The Internet Getting Lucky Online

With the quantum leaps in communications technology over the past decade or so, more and more people are making their presence known—and seeking out other people—on the Internet. The unchecked flow of information makes it easier than ever before to reach out and touch someone, whether they live on the next street or half-way around the world.

It's easy to get excited about the increased potential for meeting new people that the Internet offers, but you need to temper that excitement with good judgment and a stiff dose of reality.

For starters, the very lack of regulation over content online that makes it such a potential boon to users is also the source of its greatest potential for disappointment. Since an online presence is such an insulated and faceless thing, it is easy for individuals to present themselves as what they would like to be (or what they think you want them to be), rathep^an what they actually are. And herein lies the peril we've heard so much about.

Wordplay

A chat room a Hows you to have real-time "conversations" online; with many people at once orjujt one person. There are chat groups for every conceivable interest. If someone in the chat room captures your interest, the two of you can transfer to a private chat room an if continue your exchange, one-on-one, Online chat is as safe as you want it to be—since you use a nickname to identify yourself for the duration of your chat; you don't have to reveal your real name or even your e-mail address.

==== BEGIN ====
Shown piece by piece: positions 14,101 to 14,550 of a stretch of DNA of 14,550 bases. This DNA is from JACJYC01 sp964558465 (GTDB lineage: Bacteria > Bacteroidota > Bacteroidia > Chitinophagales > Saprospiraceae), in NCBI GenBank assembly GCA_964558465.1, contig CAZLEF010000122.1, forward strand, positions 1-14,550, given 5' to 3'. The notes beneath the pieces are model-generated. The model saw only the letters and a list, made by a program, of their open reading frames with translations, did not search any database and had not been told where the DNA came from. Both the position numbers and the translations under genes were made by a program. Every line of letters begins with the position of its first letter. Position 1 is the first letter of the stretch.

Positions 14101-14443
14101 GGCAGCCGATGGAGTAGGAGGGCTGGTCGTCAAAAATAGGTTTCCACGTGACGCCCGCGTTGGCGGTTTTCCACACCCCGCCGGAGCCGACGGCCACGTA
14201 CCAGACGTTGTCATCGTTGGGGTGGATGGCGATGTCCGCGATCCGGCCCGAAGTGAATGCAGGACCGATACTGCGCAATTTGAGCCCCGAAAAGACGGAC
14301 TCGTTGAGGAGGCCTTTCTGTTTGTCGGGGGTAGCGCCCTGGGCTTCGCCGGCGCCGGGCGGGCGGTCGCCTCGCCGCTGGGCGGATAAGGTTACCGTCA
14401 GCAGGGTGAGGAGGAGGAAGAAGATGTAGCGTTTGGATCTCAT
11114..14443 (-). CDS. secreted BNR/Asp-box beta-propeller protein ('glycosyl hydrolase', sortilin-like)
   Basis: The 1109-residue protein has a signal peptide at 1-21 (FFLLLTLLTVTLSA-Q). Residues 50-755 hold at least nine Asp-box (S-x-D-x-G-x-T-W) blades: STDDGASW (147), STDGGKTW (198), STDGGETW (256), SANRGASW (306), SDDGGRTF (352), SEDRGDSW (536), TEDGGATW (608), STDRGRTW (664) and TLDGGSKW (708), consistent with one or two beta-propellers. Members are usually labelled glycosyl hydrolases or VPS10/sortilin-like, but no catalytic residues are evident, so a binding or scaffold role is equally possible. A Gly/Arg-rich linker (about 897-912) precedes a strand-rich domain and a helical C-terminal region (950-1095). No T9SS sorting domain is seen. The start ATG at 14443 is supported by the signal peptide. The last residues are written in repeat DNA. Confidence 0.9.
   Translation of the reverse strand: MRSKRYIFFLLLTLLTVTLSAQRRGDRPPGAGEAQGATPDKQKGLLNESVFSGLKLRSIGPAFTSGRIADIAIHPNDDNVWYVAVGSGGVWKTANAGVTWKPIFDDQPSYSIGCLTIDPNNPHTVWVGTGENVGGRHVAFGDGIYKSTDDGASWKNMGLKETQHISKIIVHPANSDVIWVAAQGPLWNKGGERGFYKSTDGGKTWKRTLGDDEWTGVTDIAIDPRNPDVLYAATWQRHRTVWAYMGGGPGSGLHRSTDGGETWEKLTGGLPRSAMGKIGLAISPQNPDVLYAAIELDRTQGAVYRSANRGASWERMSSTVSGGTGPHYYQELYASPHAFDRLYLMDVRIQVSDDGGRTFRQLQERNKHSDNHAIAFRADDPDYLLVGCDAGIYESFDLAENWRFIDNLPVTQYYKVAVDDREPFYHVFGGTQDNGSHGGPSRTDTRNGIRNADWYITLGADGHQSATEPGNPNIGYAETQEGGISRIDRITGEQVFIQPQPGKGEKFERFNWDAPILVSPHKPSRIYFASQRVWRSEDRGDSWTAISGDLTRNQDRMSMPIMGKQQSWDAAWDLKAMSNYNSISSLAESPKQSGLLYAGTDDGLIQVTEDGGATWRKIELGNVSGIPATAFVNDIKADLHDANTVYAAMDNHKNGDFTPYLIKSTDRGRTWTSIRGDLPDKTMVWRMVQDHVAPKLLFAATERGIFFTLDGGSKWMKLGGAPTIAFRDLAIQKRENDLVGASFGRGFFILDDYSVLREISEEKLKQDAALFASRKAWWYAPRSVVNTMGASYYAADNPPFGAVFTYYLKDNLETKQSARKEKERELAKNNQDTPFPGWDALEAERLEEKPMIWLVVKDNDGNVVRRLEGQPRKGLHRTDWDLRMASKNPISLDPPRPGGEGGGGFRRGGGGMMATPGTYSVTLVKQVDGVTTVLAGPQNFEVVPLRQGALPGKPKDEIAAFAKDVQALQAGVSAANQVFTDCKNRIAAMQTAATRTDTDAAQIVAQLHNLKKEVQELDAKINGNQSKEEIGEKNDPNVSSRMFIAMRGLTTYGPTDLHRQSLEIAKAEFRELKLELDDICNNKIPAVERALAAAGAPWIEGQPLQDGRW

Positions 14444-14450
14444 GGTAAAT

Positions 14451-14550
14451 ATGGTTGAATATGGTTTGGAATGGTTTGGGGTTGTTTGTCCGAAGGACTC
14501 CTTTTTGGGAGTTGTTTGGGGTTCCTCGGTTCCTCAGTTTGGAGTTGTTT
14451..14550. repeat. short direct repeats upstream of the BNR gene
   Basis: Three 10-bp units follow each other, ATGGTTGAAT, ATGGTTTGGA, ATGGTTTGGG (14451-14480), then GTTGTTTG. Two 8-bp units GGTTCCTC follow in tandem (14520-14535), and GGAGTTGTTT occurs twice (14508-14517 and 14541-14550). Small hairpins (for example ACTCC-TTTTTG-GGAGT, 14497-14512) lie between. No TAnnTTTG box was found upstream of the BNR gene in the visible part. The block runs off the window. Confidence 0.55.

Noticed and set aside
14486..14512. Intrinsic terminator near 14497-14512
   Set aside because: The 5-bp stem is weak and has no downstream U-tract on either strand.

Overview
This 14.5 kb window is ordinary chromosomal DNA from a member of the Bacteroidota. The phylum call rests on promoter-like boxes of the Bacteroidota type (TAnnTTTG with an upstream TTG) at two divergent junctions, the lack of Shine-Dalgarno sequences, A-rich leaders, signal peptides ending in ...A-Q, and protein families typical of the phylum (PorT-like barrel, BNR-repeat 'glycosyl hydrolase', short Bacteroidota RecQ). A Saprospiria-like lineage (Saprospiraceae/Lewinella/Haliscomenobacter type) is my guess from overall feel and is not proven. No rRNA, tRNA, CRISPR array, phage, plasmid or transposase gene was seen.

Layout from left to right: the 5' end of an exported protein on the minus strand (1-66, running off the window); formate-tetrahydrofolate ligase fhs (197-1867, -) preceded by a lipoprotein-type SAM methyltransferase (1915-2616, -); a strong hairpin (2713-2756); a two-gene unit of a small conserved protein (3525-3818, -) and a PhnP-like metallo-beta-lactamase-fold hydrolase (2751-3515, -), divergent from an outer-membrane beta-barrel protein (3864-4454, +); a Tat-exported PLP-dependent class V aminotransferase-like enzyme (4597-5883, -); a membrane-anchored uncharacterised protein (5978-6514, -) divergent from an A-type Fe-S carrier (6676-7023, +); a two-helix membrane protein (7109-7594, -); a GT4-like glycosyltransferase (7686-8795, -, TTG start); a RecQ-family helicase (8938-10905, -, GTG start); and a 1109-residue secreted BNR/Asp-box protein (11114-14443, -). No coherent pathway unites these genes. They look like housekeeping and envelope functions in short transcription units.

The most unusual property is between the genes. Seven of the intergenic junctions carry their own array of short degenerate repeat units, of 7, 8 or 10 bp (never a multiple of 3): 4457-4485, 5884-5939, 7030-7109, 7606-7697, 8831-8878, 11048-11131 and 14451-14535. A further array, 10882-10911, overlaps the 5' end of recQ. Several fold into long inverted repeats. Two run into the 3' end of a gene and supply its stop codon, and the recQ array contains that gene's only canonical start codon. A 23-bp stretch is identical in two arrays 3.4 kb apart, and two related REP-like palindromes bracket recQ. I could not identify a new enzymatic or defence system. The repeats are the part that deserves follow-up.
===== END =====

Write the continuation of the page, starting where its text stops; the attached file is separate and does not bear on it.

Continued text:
Wordplay

A chat room a Hows you to have real-time "conversations" online; with many people at once orjujt one person. There are chat groups for every conceivable interest. If someone in the chat room captures your interest, the two of you can transfer to a private chat room an if continue your exchange, one-on-one, Online chat is as safe as you want it to be—since you use a nickname to identify yourself for the duration of your chat; you don't have to reveal your real name or even your e-mail address.